Up to 50 percent of the solids retained in the tank decompose; the rest accumulate as sludge at the tank bottom and need to be removed periodically by pumping the tank.
The soil absorption field provides final treatment and distribution of the wastewater.
A conventional system consists of perforated pipes surrounded by such media as gravel and chipped tires, covered with geo-textile fabric and loamy soil. To treat wastewater, this system relies heavily on the soil, where microorganisms help remove the organic matter, solids, and nutrients left in the water.
As effluent continually flows into the soil, the microbes eating the components of the wastewater form a biological mat. The mat slows the water’s movement through the soil and helps keep the area below the mat from becoming saturated. The water must travel into unsaturated soil so that the microbes there and in the mat can feed on the waste and nutrients in the effluent. The grass covering the soil absorption system also uses the nutrients and water to grow.
There are three main types of septic tanks for on-site wastewater treatment:
All tanks must be watertight to prevent water from entering as well as leaving the system.
A key factor in the septic tank’s design is the relationships between how much surface area it has, how much sewage the tank can store, how much wastewater is discharged and how fast it exits. All affect the tank’s efficiency and the amount of sludge it retains.
The greater the liquid surface area, the more sewage the tank can collect. As more solids collect in the tank, the water there becomes shallower, which requires that the discharge be slower to allow more time to separate the sludge and scum.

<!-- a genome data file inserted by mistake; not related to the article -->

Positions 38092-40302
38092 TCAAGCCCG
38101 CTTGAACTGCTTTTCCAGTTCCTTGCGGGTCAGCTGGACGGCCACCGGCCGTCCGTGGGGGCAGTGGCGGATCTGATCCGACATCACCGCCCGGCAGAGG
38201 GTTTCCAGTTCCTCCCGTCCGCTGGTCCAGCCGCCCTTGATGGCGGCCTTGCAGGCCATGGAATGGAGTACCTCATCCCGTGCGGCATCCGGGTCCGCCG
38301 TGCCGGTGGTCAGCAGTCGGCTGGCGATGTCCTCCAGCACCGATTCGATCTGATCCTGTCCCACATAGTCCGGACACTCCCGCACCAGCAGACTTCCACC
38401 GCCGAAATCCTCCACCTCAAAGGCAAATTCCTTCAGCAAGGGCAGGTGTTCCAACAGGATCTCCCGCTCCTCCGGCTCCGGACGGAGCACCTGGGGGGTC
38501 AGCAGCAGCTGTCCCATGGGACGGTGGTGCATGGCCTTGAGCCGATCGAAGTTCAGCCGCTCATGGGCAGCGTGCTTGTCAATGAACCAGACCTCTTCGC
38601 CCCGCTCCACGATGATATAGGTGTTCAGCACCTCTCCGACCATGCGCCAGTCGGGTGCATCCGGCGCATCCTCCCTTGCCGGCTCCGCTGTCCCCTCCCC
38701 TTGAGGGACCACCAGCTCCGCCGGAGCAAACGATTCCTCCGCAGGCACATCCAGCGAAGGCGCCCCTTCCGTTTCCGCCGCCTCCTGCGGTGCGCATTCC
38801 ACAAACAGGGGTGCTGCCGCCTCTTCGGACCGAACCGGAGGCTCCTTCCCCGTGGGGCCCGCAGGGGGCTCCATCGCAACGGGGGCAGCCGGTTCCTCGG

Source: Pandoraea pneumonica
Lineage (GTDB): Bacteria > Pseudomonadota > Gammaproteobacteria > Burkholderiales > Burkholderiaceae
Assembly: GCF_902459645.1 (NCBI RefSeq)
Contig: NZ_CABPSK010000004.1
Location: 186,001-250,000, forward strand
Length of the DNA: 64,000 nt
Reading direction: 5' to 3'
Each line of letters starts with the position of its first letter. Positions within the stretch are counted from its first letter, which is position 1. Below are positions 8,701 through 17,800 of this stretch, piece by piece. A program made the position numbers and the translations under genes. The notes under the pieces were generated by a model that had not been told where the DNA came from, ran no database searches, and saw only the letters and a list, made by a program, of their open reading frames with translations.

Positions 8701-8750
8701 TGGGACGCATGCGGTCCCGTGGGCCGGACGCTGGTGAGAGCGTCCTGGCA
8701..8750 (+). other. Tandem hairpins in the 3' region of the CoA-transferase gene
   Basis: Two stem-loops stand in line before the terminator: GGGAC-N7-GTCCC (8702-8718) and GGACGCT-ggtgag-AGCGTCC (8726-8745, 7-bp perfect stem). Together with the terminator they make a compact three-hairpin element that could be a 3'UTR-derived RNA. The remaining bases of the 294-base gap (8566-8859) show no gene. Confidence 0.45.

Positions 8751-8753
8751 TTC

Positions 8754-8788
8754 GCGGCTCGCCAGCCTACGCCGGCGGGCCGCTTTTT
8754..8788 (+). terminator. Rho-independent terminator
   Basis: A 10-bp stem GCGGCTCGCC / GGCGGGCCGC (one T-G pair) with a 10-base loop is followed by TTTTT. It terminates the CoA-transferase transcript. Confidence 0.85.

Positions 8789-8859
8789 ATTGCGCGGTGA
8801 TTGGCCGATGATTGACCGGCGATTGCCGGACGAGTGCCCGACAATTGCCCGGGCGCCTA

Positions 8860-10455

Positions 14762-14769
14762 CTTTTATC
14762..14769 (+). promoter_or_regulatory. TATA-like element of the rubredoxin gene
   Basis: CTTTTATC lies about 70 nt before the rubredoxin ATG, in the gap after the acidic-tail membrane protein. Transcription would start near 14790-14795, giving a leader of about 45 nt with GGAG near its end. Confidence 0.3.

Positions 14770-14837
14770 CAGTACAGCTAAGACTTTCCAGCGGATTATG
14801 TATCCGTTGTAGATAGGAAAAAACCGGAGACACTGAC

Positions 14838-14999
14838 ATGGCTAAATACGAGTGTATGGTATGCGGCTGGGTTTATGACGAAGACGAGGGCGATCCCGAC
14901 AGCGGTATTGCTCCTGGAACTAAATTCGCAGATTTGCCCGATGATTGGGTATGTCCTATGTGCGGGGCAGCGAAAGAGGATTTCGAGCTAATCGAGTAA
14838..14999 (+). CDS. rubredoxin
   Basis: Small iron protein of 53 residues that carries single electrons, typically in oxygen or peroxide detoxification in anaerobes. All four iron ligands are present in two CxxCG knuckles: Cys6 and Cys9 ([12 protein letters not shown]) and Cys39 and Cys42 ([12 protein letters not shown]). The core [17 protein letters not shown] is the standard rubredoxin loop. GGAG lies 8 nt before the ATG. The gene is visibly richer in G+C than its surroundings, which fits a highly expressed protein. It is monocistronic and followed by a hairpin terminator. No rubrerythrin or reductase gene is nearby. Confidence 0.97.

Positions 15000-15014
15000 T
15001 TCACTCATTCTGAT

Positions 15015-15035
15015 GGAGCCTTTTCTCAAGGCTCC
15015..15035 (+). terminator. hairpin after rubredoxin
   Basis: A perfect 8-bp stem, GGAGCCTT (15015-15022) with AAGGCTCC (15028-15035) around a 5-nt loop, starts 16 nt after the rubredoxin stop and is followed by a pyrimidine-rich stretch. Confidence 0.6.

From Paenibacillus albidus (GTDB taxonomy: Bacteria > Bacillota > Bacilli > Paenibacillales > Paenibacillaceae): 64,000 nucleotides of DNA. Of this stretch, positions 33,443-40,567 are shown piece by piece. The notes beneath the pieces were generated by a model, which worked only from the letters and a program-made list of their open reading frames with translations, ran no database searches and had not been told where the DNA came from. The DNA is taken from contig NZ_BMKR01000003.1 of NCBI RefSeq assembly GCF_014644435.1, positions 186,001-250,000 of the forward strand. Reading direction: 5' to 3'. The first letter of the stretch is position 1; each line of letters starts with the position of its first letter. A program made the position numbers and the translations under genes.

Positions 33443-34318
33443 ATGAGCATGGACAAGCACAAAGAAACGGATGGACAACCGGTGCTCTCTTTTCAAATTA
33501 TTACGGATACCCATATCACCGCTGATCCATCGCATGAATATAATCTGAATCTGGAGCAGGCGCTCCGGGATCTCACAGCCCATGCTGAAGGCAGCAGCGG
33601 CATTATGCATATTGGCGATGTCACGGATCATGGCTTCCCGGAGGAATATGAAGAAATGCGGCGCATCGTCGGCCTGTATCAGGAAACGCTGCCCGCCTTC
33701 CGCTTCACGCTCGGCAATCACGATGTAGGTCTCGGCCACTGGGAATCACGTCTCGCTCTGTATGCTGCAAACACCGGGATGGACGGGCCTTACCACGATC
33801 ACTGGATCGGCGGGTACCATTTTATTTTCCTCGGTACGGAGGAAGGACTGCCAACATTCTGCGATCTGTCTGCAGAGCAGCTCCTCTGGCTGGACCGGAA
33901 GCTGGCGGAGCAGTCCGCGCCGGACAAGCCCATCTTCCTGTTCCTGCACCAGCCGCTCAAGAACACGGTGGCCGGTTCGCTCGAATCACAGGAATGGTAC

A key to maintaining a septic tank is placing risers on the tank openings. If a tank is buried more than 12 inches below the soil surface, a riser must be used on the openings to bring the lid to within 6 inches of the soil surface. Generally, the riser can be extended to the ground surface and protected with a good lid. These risers really make it easy to perform maintenance on the tank.
There are three textures of soil—sand, silt, and clay—and they affect how fast wastewater filters into the soil (called hydraulic conductivity) and how big of an absorption field you need. Sand transmits water faster than silt, which is faster than clay.
Texas regulations divide these three soil textures into five soil types (Ia, Ib, II, III, IV). Sandy soils are in soil type I and clay soils are in soil type IV. A standard drain field cannot be used in a clay soil.
Also important to the design is the Hydraulic Loading, which is the amount of effluent applied per square foot of trench surface. Because water filters through clay soils more slowly than through sand or silt, the hydraulic loading rate is lower for clay than for sand. Because clay soils have a low conductivity, only nonstandard drain fields can be used in clay.
Reference: Lesikar, Bruce. Agricultural Communications, The Texas A&M University System. Septic tank/soil absorption field. Publication L-5227. 10 Apr. 2000.